Associated Ads

The assassination of Abraham Lincoln manifested into countless front page headlines in newspapers across the country. From the details of the assassination, the hunt for Booth and his conspirators, and the trial that followed their arrests, nary a day went by between April 15th and July 7th, 1865, that aspects of Lincoln’s death were not “today’s top stories”. While significant and valuable text space was attributed to the big items of the assassination story, minor details had played out in the classified sections of various newspapers before the tragedy occurred. For a long time after the events as well, echos of the crime at Ford’s Theatre popped up in the most innocuous area of the newspaper – the advertisements. Here are a few examples of period advertisements associated with the death of Abraham Lincoln.

April 14th, 1865
Evening Star, Washington, D.C.
Advertisement for Lincoln at Our American Cousin 1 Advertisement for Lincoln at Our American Cousin 2

On page two of the Evening Star, the attendance of the Lincolns and General Grant is announced for that night’s performance of Our American Cousin at Ford’s Theatre.

November 25, 1864
New York Herald, New York City, NY
Booth Shakespeare Benefit 1864 advertisement

The New York Herald announces that night’s performance of the brother’s Booth in their benefit towards the construction of a statue of Shakespeare in Central Park.

August 18, 1869
Sun, Baltimore, MD

After being released from prison for the final time, John Harrison Surratt, Jr. made his way down into South America for about six months. Upon his return to America he tried his hand at the mercantile life with his own business selling tobacco and other commodities like the “slightly damaged” tea above. This business did not last long and about 18 months later, John Surratt would be a teacher in Rockville, MD.

January 3, 1871
Richmond Whig, Richmond, VA

Attempting to cash in on his story and connection to John Wilkes Booth, John Surratt underwent a lecture tour. His lecturing was as short-lived as his mercantile business due to public outcry.

June 15, 1864
Evening Star, Washington, D.C.

Here’s a good challenge for you all. Can any of you tell me how this sale of a schooner by the federal government is involved in the story of Lincoln’s assassination. Show me your skills by replying in the comment section below.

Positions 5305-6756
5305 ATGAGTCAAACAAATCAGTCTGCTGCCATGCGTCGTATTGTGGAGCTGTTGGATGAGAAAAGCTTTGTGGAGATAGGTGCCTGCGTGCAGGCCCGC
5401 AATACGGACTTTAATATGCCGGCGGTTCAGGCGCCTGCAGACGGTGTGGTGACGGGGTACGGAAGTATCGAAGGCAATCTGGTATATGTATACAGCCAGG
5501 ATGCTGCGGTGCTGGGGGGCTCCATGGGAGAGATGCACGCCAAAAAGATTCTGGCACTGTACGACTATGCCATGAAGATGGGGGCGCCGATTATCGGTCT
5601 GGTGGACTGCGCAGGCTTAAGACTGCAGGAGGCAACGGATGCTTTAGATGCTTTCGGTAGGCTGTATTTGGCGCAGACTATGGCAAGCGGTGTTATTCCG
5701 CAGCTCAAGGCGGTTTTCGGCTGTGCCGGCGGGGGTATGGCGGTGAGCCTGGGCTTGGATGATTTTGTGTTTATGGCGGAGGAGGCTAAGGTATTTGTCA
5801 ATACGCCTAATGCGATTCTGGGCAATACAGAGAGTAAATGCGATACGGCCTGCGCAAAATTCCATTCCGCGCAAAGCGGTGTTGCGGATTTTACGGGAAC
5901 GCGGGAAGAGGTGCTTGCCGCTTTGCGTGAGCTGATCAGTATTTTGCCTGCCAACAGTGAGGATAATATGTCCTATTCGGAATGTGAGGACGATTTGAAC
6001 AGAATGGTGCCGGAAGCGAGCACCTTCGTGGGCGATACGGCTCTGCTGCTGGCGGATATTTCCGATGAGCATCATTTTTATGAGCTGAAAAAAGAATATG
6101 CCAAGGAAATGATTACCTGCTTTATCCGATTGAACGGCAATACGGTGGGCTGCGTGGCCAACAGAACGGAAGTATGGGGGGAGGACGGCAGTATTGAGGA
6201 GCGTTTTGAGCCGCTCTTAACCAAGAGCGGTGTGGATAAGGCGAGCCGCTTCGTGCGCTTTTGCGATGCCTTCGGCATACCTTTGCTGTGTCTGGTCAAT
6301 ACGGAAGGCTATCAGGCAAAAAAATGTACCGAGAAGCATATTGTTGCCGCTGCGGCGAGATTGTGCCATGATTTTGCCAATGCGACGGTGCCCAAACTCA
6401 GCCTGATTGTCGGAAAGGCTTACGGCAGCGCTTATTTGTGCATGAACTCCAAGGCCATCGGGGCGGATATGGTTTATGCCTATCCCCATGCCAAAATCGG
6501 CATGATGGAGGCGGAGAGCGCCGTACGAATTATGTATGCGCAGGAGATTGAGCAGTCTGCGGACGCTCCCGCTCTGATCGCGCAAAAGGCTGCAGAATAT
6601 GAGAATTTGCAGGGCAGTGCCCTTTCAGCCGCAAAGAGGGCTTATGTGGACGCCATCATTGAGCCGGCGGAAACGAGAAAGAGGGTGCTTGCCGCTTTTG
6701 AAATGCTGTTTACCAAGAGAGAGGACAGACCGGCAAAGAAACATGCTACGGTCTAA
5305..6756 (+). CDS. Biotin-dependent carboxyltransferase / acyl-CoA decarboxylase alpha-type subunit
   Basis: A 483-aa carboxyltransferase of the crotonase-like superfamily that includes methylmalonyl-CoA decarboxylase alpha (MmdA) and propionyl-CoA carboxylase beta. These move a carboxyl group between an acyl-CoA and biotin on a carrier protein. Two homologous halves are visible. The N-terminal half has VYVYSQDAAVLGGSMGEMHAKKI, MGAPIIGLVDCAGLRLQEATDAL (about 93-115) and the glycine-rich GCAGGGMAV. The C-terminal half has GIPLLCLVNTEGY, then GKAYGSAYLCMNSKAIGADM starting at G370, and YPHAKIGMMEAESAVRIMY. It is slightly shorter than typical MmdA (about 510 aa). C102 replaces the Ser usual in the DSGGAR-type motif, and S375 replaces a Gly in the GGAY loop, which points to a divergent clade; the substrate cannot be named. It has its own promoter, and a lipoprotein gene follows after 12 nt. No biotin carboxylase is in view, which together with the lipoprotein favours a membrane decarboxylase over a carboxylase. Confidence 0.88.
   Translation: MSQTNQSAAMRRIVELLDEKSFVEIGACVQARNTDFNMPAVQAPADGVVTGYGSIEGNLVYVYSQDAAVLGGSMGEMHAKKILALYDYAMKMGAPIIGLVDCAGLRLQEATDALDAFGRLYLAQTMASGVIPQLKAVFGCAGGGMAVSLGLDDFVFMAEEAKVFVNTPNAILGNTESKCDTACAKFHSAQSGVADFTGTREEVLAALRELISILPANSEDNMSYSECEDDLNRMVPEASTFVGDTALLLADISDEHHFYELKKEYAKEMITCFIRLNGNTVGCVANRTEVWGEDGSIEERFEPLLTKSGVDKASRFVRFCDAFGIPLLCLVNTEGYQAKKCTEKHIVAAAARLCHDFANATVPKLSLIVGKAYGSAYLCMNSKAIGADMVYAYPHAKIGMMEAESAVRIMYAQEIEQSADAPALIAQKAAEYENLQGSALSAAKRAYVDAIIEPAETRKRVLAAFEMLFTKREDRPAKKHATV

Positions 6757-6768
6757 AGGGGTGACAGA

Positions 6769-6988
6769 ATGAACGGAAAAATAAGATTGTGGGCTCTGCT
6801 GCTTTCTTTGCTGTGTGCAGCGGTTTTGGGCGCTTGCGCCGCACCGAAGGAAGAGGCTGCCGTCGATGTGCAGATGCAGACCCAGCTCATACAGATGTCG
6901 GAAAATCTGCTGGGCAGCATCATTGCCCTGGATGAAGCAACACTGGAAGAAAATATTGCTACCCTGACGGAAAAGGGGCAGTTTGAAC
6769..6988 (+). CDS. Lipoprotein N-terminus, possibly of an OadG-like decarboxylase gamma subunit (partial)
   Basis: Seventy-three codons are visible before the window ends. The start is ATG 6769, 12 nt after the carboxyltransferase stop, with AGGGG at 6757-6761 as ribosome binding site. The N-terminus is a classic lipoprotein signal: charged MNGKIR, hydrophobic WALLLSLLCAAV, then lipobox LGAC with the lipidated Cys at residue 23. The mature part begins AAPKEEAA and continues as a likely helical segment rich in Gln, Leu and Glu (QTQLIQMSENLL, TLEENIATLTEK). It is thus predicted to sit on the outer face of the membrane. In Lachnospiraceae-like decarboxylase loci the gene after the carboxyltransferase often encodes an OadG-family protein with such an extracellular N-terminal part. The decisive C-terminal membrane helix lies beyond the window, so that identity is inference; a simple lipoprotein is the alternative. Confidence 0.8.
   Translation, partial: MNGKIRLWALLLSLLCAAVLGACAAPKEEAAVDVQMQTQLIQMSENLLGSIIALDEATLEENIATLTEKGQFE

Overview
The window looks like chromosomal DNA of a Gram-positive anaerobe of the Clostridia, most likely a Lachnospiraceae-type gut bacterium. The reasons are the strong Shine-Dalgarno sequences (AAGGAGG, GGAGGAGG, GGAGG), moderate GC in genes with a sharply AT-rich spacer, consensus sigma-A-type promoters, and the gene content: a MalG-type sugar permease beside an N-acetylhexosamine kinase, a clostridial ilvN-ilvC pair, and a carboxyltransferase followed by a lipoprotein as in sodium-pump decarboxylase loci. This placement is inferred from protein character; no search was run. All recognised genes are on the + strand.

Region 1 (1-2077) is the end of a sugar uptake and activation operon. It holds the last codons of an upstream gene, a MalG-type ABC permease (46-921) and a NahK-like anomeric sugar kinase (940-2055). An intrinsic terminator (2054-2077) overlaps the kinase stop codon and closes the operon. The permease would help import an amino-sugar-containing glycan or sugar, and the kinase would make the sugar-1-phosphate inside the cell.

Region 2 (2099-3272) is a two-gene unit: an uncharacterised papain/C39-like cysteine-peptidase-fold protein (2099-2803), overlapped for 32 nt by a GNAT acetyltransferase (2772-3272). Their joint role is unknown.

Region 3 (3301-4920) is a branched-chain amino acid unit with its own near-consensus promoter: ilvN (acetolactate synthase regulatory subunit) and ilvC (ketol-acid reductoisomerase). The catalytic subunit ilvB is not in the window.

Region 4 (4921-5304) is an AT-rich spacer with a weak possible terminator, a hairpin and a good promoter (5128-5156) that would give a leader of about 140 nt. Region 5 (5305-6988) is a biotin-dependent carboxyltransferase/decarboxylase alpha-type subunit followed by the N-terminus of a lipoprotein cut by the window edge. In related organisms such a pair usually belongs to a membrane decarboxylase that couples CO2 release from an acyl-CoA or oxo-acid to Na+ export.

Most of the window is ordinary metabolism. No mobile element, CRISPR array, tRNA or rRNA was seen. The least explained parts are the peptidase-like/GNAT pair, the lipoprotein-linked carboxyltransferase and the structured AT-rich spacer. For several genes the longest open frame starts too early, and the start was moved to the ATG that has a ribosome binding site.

The Last Lincoln Conspirator by Andrew Jampoler

Categories: Uncategorized | Tags: , , , , | 7 Comments

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7 thoughts on “Associated Ads

  1. I have a copy of the New York Herald with the Booth ad.

  2. Gene

    Dave, do you have any info on what Surratt did in South America?

    • I’m afraid not, Gene. Andrew Jampoler’s book, The Last Lincoln Conspirator, which details John Surratt’s life, only has this to say about his time South America way:
      “John Surratt left the United States soon after he was freed and went to South America, where he stayed for about six months. Where he went, how and why, and who paid for his trips are mysteries. It is possible that he lived somewhere there among the small community of former Confederates who fled south, thinking like them to restart his life free of Yankee oversight.
      The trip might have been nothing more than an attempt to get away, but on his return he reported to friends that he was back, “much improved in health,” so Surratt might instead have left the country to avoid the winter of 1868-69, hoping that a change in climate would lead to renewed vigor. Travel was a common medical prescription in an age that offered not much else in the way of cures for an undiagnosed malaise.”

  3. In 1864 the “U.S.S. Vicksburg” stopped the schooner “Indian.” The captain of the “Indian” was John M. Celeste (John Celestine or Joao Celestino). I believe he was sent to prison as a slave trader. He was released, but was again arrested the next year as a suspect in Lincoln’s assassination. His photo has been misidentified. Finding no connection with the assassination of Lincoln, he was again released.

    • Nicely done, Mr. Norton. Celestino was mighty angry at the federal government and Secretary of State Seward, in particular, for the loss of his ship. Shortly before the assassination he was heard to threaten the Secretary’s life while drinking in a bar. After the attack went down, he became a prime suspect and was photographed and imprisoned as a main conspirator in the plot.

      The most detailed account of Captain Celestino is this wonderful article about him by Philip Van Doren Stern:

  4. I also notice that Ward Hill Lamon is mentioned….

  5. Never saw this alley, maybe the new garage covers it, who knows, t hat garage is a mess, you get into an elevator and it stops at a locked door!

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